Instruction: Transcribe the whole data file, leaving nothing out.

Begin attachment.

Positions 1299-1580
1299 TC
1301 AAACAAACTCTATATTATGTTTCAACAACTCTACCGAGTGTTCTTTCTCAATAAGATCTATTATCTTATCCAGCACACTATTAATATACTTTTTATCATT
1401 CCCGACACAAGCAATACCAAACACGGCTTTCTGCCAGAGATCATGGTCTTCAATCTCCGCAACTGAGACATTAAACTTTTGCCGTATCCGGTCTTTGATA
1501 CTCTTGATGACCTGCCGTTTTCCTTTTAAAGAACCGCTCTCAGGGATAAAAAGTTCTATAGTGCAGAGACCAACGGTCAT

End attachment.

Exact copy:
Positions 1299-1580
1299 TC
1301 AAACAAACTCTATATTATGTTTCAACAACTCTACCGAGTGTTCTTTCTCAATAAGATCTATTATCTTATCCAGCACACTATTAATATACTTTTTATCATT
1401 CCCGACACAAGCAATACCAAACACGGCTTTCTGCCAGAGATCATGGTCTTCAATCTCCGCAACTGAGACATTAAACTTTTGCCGTATCCGGTCTTTGATA
1501 CTCTTGATGACCTGCCGTTTTCCTTTTAAAGAACCGCTCTCAGGGATAAAAAGTTCTATAGTGCAGAGACCAACGGTCAT